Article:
Monday, December 15, 2014

"I feel like singing and they need to come help me!"



My friend Shae, who I know from my days in the University of Mississippi Gospel Choir, recently made this post to Facebook. Her daughter is in hospital and is going through a tough time. I wrote to Shae and asked if I could share this on the blog. She wrote back:
Yes sir you most certainly can!! Those are my miracle babies!! The boys are twins and they were born autistic. The doctors told us that they would probably not ever talk or function. They couldn't talk until age 4! They have always been able to sing praises to God tho!! Sarah was born five years later and she completed the sound!! They have been singing in harmony since she was 2!!
This testimony of family and of singing God's praises together moved me to tears. 
It is the sound of community that defeats isolation. 
It is the sound of hope that overcomes despair. 
It is the sound of love that heals the sick.

As I preached the other week:
The Song became flesh and dwelt among us and the deafening silence could not overcome it.




Thursday, December 11, 2014

Christmas: Singing the Story Together (and free album download)

Last week I had the pleasure of leading the singing and preaching at the Well--a mid-week worship service held in the chapel at Ashland University.  Lights are usually dimmed and guitars and drums are usually cranked up as over 200 students sing contemporary worship songs. Last Thursday night was a bit different -- not only was their usual worship leader replaced by an old(er) religion professor, but I persuaded the sound team to use minimal sound reinforcement (omni-directional mics rather than running instruments directly through the board)--something Red Team has been working with for the last three years. My reason was to place the focus firmly on the singing.  AU's Miller chapel has wonderful acoustics for singing and that's what I wanted. I rehearsed all the musicians once (but not all at the same time!) and we set off!

I have a few observations from the evening:
It is hard to think of Christmas without singing. It may get more commercialized every year, but we know Christmas should involve singing. This connects with my next point . . .
Christmas is about community - you can't really do Christmas on your own. This is odd because we certainly think we can do Easter on our own. No one says, "Poor Dr. Slade, he has no one to spend Easter with this year."  Perhaps the Easter hymn "I come to the garden alone" is responsible. But Christmas, on the other hand is about community. and it is an intergenerational community -- we want the children singing and the grandparents too.
Contemporary Praise & Worship music doesn't satisfy the needs of even the most 'contemporary' congregation. People want to sing the familiar Christmas carols. This is worth thinking about because in many churches there is almost a complete absence of traditional hymnody the rest of the year.  I would hazard a guess that these are some of the reasons:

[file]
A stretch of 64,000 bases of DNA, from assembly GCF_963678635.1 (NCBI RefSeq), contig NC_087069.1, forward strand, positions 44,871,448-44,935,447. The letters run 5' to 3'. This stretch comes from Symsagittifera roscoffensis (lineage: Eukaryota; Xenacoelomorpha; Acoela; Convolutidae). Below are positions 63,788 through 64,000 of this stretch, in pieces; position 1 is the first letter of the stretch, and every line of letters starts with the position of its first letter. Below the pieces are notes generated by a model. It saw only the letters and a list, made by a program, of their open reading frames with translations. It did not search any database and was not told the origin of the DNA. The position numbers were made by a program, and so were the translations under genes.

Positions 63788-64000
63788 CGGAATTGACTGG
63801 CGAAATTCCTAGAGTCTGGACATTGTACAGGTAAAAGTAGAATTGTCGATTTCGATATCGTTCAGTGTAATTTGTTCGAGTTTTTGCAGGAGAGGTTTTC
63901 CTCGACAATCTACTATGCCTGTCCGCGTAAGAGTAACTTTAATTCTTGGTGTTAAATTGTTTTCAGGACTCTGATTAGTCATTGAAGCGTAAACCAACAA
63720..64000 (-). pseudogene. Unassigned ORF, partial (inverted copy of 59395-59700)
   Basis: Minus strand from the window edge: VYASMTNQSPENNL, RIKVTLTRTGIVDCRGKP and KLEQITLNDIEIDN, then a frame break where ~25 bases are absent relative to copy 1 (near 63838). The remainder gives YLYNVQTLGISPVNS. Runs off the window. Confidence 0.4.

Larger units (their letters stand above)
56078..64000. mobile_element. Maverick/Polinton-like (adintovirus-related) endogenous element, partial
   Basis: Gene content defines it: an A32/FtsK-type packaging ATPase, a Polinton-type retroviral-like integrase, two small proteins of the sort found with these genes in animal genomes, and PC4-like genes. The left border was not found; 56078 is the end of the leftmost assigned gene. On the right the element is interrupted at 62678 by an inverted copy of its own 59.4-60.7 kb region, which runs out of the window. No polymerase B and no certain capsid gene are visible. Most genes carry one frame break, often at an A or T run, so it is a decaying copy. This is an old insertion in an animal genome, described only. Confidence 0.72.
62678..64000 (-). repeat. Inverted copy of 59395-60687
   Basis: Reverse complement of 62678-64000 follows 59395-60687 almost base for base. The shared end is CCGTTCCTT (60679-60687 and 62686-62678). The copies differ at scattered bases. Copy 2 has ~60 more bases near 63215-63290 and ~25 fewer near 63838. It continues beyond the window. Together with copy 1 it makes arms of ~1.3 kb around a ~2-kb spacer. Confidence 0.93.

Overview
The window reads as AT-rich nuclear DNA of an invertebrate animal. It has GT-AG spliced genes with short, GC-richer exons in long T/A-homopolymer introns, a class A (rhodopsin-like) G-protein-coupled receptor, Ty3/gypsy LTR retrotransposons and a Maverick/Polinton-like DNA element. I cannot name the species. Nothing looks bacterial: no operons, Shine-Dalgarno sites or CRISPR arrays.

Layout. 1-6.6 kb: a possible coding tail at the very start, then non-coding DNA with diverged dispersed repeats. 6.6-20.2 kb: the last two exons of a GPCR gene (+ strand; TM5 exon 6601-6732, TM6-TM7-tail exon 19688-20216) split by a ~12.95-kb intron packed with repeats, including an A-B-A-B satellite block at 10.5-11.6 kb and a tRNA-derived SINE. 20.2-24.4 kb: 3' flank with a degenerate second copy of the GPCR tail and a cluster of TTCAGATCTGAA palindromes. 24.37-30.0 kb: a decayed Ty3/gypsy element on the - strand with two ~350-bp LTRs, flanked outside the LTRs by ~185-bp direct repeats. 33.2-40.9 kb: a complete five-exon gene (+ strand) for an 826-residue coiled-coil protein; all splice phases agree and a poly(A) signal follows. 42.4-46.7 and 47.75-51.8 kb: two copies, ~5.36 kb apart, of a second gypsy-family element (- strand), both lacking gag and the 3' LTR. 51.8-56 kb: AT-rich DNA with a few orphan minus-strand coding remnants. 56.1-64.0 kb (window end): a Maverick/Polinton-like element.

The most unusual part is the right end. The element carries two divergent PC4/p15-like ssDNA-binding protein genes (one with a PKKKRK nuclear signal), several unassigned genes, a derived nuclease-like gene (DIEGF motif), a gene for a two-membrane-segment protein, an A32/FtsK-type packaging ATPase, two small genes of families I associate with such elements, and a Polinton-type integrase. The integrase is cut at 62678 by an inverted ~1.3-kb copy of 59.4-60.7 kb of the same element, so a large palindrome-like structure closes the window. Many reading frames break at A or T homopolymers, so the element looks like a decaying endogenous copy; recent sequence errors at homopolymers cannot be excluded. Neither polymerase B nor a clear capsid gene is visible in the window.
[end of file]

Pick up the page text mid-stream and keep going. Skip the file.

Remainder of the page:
1. Folks intuitively know that if you want to sing songs together then you need to sing songs that everyone knows. This requires a repertoire that you repeat.
  2. We want to get in touch with our memories of Christmases past, particularly the Christmases of our childhood. For some reason at Christmas we understand what liturgical scholars insist we should do all the time: connect with the continuity of the church worshipping through the last two millennia.
  3. Christmas carols are nearly all story songs and Christianity is, at its heart, the proclamation of a story: an outrageous and incredibly unlikely story. Interestingly the popular contemporary praise and worship songs do not (as a rule) tell stories, they proclaim emotion (worship, praise, adoration, wonder etc.). But at Christmas we need the story as well.
  4. There are Christmas carols that rejoice in the revelry, feasting and joy that follow on the heals of really good news . . . I would hazard a guess that that is completely absent from any song in the CCLI charts!
One of my students captured a snippet of  us reveling in the good news of the Christmas story - more hootenanny than Hillsong!

video
Speaking of the CCLI charts -- I did include its #1 song "10,000 Reasons" as it includes a theology of singing that I really like and I knew this congregation of students enjoy singing this song; however, I wanted to include more of the Story in the song for this carol service. My friend Pete Clapham in England helped me out by writing a new verse.
As shepherds heard
The angels singing,
Now we rejoice
And we join with them.
Ten thousand echoes
Of the heavenly choir
Swell to crescendo
“Peace on Earth today!”

---

Heart & Soul & Voice  

(free download of the bootleg album recorded at the Well, Miller Chapel, Ashland University, Dec 4, 2014)

The Acoustic Band:
Nate Bebout - Guitar, Vocals
Ruth Chilcote - Vocals
Spencer Dolezal - Cajon and Loud Thumping
Jake Ewing - Banjo, Vocals
Jeremy Harrison - Grand Piano
Kaitlynn Jackenheimer - Vocals
Mary Kettering (Red Team) - Violin
Liz Sinchok - Vocals
Libby Slade (Red Team) - Accordion, Vocals
Peter Slade (Red Team) - Songleader, Guitar
Cory Smith - Ukelele, Vocals
Kiara Woods - Vocals
Sadie Zegaric - Vocals